Another reason to go with that strong of a computer is emulation of consoles. N64, SNES, PS1 ect need a faster computer to be emulated effectivly. That is also why you see my control panels #3 and #4 players have more than 3 buttons (no arcade game ever made has more than 3 buttons for players number 3&4, but N64 does)

    And probably the best reason is this, I didnt have a spare computer to put in this cabinet. So I had to go buy one, and what Ive noticed is the older stuff isnt always cheaper. I got this computer on ebay for 187$ bucks. I had him upgrade it to 3ghz but even so I think its a great deal and I already have the hard drives, memory and power supply's from another system.
     
  8. Abom

    Abom New Member

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    Ok started assembly of the kit, and its a pretty good idea the way they have the fasteners using a cam kit. Stops screwups from stray screw's and glue and its fairly secure, and also brings in the possiblity of disassembly. The one catch is Im not sure if I see it being robust enough so I think Ill add some angle iron and brackets to beef it up. Also, T-moulding isnt the easiest thing to install with all the convex and concave curves on these pieces.

    This is the base with T-moulding, I'm going to delay putting on the back till I get my computer and lights installed, wired and secured just to make my life easier.
    [​IMG]

    This is a trial fit of the control panel top, I wish you could see the size of this thing, I didnt realize it till I put this on top but this sucker is HUGE. I have a breakfast nook and was planning on putting this arcade and a pepsi machine there, looks like the pepsi machine is gonna have to find a new home.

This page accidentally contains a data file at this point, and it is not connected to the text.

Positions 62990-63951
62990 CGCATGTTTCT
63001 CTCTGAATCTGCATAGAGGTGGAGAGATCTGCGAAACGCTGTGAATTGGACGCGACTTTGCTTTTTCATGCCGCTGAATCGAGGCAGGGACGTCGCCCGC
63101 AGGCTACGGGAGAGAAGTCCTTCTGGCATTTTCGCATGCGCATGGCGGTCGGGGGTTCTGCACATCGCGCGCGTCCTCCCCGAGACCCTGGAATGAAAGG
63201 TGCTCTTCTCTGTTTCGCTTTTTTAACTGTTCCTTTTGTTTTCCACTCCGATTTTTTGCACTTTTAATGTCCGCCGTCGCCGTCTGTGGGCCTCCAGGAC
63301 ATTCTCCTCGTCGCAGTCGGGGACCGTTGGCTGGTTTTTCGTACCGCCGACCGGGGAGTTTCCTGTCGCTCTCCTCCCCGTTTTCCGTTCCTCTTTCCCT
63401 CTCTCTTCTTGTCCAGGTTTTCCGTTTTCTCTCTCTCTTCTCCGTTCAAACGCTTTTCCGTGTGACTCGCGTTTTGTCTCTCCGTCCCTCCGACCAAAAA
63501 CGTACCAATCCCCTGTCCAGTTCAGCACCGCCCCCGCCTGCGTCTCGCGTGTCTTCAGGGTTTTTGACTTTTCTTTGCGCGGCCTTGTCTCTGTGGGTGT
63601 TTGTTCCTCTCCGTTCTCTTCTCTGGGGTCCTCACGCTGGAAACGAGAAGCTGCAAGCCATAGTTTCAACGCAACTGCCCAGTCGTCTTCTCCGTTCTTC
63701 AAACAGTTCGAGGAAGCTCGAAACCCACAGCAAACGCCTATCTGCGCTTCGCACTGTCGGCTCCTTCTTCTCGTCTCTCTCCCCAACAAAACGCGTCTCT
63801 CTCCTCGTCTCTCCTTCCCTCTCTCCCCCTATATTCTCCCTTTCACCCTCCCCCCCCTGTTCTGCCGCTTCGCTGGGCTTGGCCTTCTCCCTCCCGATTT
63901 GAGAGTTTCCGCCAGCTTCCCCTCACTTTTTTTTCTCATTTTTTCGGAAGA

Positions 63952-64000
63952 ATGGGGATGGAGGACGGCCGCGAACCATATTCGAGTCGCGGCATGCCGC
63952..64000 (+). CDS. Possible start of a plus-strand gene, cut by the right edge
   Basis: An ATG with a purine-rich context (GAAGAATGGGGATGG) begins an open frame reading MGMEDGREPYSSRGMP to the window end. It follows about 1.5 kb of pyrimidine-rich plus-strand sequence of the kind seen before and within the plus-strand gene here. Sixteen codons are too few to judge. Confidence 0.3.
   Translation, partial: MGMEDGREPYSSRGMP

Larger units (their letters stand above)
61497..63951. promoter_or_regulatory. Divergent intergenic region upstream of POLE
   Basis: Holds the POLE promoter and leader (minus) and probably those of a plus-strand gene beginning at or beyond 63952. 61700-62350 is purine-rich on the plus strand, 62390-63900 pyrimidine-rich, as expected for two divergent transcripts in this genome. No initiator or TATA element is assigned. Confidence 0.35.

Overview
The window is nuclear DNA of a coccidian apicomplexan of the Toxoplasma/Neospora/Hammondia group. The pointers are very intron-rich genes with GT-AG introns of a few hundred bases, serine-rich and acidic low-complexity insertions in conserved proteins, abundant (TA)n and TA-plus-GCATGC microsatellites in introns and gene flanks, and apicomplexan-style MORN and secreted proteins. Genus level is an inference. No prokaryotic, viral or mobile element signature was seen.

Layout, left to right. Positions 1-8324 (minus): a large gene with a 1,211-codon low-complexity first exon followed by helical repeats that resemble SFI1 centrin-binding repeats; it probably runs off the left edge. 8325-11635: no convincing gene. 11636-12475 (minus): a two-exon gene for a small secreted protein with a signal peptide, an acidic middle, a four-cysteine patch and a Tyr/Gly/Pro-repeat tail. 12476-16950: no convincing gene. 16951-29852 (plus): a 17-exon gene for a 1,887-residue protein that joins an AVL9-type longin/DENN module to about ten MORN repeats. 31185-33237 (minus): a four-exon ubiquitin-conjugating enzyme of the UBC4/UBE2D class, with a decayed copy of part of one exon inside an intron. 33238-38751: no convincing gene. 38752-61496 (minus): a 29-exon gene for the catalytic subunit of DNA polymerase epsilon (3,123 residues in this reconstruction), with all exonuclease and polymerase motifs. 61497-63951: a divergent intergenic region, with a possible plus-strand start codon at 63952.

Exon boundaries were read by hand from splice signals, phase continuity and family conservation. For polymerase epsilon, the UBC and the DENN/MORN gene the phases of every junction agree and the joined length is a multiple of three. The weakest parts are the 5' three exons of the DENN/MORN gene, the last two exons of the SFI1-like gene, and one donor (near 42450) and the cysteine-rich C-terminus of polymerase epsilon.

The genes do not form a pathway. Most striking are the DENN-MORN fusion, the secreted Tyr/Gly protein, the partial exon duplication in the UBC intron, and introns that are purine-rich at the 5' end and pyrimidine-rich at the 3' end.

[​IMG]
    Dont mind the wierd spots on the pictures, its dust floating around in the air from building this thing.

    I don't like the way this entire cab rests on the two sides of particle board. I just dont see how it will support all this weight (I estimate upto 500lbs) without any damage over time or if I move so I think im going to have to investigate puting on casters or some such thing.
     
  9. OtakuHawk

    OtakuHawk New Member

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    the particle board should support the weight fine, it's strong on compressive forces, but crap against shear. the way they design most of the desks and stuff they make of particle is the same.


    EDIT: but some crossbracing wouldn't hurt. I suppose you'll have to put some brackets in to mount the hardware anyway.
     
  10. Abom

    Abom New Member

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    Yeah I ran to home depot and bought some stamped steel corner braces and some angle aluminium. Its not so much the supporting the weight, its supporting the weight and wear and tear from movement/time. I seem to move once a year and I would like to insure against any sloppy movers. Its small insurance for something Ive invested this much time/money into.
     
  11. Abom

    Abom New Member

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    Sorry for the delay in updates but between vacation, my camera breaking and insane overseas shipping delays it took me awhile to make any progress or be able to record it.